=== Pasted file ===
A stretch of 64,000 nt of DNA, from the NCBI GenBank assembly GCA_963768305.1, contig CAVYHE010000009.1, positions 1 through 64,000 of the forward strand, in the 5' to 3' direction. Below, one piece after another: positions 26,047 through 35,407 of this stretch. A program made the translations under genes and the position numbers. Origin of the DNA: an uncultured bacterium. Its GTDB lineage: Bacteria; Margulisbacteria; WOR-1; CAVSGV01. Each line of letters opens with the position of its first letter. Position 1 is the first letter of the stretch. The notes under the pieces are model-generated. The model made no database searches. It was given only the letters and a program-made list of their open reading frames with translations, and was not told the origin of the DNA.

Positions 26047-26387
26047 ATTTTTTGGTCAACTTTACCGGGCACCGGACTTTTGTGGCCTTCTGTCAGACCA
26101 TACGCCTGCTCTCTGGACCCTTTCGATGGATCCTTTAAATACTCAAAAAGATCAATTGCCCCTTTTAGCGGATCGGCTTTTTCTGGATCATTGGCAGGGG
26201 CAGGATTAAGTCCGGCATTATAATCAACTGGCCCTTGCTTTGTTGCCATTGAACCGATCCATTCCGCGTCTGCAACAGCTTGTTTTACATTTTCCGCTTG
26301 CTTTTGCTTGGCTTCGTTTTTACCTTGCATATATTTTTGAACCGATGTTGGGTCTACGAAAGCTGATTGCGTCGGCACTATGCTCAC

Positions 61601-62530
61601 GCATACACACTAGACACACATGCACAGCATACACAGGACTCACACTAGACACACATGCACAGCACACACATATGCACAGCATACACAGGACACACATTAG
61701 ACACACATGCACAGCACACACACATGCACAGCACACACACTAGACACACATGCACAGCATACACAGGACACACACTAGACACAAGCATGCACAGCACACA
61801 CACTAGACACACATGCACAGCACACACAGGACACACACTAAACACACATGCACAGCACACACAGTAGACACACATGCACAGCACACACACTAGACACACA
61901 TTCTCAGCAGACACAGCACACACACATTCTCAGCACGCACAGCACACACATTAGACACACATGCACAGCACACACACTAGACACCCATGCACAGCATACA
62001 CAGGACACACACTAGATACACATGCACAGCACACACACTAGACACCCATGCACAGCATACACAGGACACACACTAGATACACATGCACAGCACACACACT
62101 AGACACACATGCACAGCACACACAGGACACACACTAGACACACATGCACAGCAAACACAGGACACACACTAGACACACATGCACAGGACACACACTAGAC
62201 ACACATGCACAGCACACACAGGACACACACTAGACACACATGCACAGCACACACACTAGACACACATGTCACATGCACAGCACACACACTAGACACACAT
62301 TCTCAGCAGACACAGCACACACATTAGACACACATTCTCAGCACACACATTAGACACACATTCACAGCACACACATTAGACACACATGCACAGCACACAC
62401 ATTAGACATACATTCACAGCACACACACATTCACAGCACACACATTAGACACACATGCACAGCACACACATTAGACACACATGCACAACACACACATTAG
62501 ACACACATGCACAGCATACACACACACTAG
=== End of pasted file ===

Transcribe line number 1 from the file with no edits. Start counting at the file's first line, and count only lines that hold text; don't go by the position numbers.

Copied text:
A stretch of 64,000 nt of DNA, from the NCBI GenBank assembly GCA_963768305.1, contig CAVYHE010000009.1, positions 1 through 64,000 of the forward strand, in the 5' to 3' direction. Below, one piece after another: positions 26,047 through 35,407 of this stretch. A program made the translations under genes and the position numbers. Origin of the DNA: an uncultured bacterium. Its GTDB lineage: Bacteria; Margulisbacteria; WOR-1; CAVSGV01. Each line of letters opens with the position of its first letter. Position 1 is the first letter of the stretch. The notes under the pieces are model-generated. The model made no database searches. It was given only the letters and a program-made list of their open reading frames with translations, and was not told the origin of the DNA.